ExxonMobil: Manufacturing Defects on Pegasus Pipeline Caused Oil Spill

ExxonMobil: Manufacturing Defects on Pegasus Pipeline Caused Oil Spill

An independent report conducted by Hurst Metallurgical Research Laboratory Inc. faults manufacturing defects on the Pegasus Pipeline that ruptured and spewed 150,000 gallons of crude oil in Mayflower, Arkansas, Exxon Mobil Corp. reported Wednesday.

Cracks were found near a seam that opened on the ruptured pipeline, the report stated. The report was provided to ExxonMobil and the Pipeline and Hazardous Materials Safety Administration, which both declined to publicly release.

The defects identified in the report reflect the “root cause of the failure,” the company stated. Ongoing tests are being conducted to evaluate other factors in the spill that evacuated 20 families from their homes. ExxonMobil said the cleanup is continuing and the pipeline is shut-in.

“The cleanup is progressing well and restoration is complete in many affected areas,” ExxonMobil said on its website. “More than half of the evacuated homes have now completed the re-entry process, and the others are in various stages of completion.”

ExxonMobil also noted that corrosion wasn’t a contributing factor to the oil spill.

"Based on the metallurgical analysis, the independent laboratory concluded that the root cause of the failure can be attributed to original manufacturing defects — namely hook cracks near the seam," ExxonMobil reported in a news release. "Additional contributing factors include atypical pipe properties, such as extremely low impact toughness and elongation properties across the ... seam."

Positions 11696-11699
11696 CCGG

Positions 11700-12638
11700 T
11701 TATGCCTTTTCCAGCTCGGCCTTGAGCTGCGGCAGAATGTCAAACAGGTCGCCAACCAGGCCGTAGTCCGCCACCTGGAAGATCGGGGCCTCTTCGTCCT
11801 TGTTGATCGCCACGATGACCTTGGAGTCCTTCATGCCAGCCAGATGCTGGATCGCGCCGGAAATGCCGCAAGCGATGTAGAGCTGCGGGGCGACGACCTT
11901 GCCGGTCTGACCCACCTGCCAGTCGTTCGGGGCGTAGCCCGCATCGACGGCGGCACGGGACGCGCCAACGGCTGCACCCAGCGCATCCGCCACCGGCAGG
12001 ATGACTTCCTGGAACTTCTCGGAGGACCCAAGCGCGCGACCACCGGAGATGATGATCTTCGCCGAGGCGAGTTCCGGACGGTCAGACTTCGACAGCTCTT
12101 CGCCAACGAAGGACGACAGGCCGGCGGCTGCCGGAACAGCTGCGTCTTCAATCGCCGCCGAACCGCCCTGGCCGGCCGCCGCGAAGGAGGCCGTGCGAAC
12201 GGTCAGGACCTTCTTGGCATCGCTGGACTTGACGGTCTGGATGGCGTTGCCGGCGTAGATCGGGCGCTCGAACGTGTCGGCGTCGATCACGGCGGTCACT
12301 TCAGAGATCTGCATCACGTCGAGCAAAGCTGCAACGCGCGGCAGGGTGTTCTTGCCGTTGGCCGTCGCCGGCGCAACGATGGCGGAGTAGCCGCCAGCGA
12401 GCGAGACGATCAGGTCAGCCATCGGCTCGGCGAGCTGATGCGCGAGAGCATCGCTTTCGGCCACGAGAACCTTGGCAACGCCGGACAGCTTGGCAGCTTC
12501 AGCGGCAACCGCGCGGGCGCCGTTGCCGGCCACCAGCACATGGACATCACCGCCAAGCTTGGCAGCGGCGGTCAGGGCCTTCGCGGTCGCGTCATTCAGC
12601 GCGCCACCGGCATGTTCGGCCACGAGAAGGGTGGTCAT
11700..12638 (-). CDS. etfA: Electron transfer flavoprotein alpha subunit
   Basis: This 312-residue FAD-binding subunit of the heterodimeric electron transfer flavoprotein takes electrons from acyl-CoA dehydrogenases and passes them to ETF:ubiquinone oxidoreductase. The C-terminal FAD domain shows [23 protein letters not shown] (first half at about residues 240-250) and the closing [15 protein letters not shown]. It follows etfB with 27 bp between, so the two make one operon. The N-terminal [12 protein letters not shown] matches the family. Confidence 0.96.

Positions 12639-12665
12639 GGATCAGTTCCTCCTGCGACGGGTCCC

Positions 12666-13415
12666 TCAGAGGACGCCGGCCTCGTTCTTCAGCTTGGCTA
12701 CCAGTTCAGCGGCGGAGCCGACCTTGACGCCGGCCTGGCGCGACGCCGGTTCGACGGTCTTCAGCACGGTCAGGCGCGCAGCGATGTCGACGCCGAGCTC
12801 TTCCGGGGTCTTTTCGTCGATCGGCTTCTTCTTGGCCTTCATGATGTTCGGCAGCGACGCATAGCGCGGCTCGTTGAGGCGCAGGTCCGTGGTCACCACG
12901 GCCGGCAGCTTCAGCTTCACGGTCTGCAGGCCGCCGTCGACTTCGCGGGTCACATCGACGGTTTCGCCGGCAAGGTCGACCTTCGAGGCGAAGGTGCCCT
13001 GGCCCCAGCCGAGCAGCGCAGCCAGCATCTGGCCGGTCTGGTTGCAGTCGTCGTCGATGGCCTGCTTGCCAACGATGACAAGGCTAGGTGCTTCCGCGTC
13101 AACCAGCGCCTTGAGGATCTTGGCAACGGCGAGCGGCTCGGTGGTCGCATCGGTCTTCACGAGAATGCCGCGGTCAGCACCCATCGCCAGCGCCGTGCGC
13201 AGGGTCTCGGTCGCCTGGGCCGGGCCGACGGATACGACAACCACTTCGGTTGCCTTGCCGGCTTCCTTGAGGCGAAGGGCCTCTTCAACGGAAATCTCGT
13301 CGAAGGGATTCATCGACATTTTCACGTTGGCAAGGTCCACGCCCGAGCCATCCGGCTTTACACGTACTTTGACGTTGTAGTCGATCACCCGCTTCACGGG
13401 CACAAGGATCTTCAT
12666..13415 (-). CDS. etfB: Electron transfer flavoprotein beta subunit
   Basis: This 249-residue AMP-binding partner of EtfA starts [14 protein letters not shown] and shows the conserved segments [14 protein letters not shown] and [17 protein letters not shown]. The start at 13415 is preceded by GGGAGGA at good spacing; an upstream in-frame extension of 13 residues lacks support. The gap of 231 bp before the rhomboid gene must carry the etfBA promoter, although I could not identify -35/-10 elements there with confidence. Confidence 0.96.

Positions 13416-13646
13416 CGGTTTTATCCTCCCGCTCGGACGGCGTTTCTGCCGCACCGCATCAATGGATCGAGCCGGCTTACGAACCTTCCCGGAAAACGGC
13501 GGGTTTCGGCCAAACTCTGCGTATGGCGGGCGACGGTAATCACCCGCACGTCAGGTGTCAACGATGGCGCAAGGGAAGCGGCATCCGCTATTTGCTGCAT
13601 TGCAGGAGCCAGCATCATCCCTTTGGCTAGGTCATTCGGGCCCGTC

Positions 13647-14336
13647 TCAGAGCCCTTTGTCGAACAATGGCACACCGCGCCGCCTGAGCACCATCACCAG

"We are still conducting supplemental testing, which will help us understand all factors associated with the pipe failure and allow for the verification of the integrity of the Pegasus Pipeline. These tests will help us determine the mitigation steps we need to take to ensure a similar incident does not occur again," ExxonMobil added.


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Larry Tyrrell | Jul. 15, 2013
Where was the pipe produced? What grade? Wall thickness? Operating temp and pressure? Thanks!

Max E. Ortiz | Jul. 15, 2013
See what happens when its all about the bottom dollar. Not having the right TPIs in place when need be, definitely always ends up being costly.

sassmills | Jul. 15, 2013
Exxon should know that the manufacturing standards of the forties is not a good excuse for not having taken responsibility and measures before the spill. If you are going to use equipment that was placed in service before even the EPA was developed, you need to spend the money to evaluate and replace the structures in use. This is prevalent throughout the country, and is unacceptably reactive.

Lew Warren, P. Eng. | Jul. 15, 2013
Depending upon the manufacturing date of the pipeline I question the "Hook Crack" reason for failure!! Is the pipe ERW type product or SAW type, with out the pipe grade, diameter and wall It ia just a typical catch all failure report.

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